The Scourge of Graffiti
As you’ve ventured out recently to walk the streets of
the Annex, have you noticed anything different? Resident Nicole
Stoffman certainly has – and she’s on a campaign to rid our
neighbourhood of the increased incidence of graffiti, or, as she
prefers to name it, “vandal tagging,” in order to distinguish it from
"graffiti mural art" which she loves.
In Toronto, vandal tagging is a crime. It might come as
a surprise to you, but property owners are required by law to remove
graffiti within 72 hours – or 24 hours if it is deemed hate and/or
gang-related. If an owner fails to comply, the city will do the
removal, and the cost of the work will be added to their property
tax. However, according to Heather Leger in Mike Layton’s office,
“The City pursues compliance as far as they can before they resort to
laying fines or taking remedial action themselves.”
Nevertheless vandal tagging costs our local businesses
upwards of $10,000 yearly to remove, and taxpayers pay an even higher
bill in the hundreds of thousand of dollars according to Toronto
Some may consider this a mere nuisance. But as Jim
Jacobs pointed out at a graffiti summit, his mother, Jane, always
said that property neglect is the beginning of a neighbourhood in
decline. Simply put, graffiti that is not removed indicates that no
one cares about the state of the community.
So how do we take back control of our neighbourhood?
This was amply illustrated to the south of us by the efforts of
Stephen Simpson, recipient of the HVRA Community Builder Award for
his work in bringing vandal tagging under control. As he says, “It’s
a fixable problem. It’s relatively easy to manage if we just have the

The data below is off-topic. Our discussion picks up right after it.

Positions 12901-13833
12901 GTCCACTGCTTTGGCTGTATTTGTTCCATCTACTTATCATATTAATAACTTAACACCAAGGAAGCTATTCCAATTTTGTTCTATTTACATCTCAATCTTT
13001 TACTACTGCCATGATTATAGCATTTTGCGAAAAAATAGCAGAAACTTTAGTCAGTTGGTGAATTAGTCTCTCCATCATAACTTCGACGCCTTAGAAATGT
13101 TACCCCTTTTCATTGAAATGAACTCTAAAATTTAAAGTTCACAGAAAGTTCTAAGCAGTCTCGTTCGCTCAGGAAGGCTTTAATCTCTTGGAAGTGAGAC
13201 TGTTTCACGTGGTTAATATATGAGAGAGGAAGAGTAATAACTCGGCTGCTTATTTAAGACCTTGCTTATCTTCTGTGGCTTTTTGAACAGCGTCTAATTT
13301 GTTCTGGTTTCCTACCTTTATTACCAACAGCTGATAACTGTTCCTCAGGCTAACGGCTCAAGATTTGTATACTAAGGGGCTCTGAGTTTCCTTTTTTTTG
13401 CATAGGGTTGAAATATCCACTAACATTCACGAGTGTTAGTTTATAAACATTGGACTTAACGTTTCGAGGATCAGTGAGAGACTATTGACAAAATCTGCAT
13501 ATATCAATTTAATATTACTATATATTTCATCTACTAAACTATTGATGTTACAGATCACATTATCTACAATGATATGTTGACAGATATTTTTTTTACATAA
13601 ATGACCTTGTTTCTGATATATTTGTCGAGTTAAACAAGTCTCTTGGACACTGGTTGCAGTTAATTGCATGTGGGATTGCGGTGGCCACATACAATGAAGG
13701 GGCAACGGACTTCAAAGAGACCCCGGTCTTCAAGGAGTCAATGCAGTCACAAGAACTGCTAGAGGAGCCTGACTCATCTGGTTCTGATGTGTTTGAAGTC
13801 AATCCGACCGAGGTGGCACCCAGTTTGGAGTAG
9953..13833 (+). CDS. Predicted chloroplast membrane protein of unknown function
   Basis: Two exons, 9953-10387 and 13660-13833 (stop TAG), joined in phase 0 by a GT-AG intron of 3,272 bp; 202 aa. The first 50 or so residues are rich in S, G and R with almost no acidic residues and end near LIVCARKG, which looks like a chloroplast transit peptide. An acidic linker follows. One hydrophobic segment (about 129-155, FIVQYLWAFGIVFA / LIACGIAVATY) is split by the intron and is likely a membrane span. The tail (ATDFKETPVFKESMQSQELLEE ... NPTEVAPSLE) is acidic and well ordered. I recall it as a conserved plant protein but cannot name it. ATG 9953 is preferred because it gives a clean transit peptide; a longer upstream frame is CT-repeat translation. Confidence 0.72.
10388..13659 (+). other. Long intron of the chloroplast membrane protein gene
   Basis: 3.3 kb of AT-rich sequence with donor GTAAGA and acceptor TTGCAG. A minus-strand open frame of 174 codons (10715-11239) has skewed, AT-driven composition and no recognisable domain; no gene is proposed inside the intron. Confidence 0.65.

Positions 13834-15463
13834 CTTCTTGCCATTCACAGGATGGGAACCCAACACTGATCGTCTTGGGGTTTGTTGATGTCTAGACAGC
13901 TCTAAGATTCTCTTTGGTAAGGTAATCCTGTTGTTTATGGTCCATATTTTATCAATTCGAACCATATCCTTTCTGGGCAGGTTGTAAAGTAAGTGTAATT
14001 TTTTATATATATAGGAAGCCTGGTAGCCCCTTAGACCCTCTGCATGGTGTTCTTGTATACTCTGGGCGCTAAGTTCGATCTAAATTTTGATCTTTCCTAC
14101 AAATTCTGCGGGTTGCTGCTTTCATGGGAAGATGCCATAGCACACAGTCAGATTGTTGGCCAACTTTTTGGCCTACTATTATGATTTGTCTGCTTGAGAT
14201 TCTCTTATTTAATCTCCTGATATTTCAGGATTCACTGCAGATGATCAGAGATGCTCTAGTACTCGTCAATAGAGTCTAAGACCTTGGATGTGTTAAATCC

In the short term, we need to erase the tags. Paint them
over. Sand or power wash them off. And if you’re dealing with oil
paint on concrete there’s even a product called “Elephant Snot”
available on line from St. Paul, Minnesota to liquidate the unsightly
tags. For those reluctant to cross-border shop, there’s also WD40,
oven cleaner, and Goof Off to add to your arsenal.
Remember that vandalism graffiti is like litter: remove
it from your property and urge your neighbours to do the same. And
broaden your reach. Focus on the spots that bother you the most, that
you pass every day, and ask owners for permission to let you paint
out or scrub away the offending stains. Get yourself a can of white
exterior primer for the job, and invite property owners to repaint if
they want to colour match.
In the long term, there’s always the possibility of
encouraging true artists to decorate the large canvases of garages
and walls and fences. To that end, local homeowners might want to
connect with StART artist directory, https://bit.ly/3dMY6Nn & the StART Support
Mural Program: https://bit.ly/364ZxUI. The mural program is
temporarily suspended due to COVID-19, but you can still reach out to
the artists through the directory.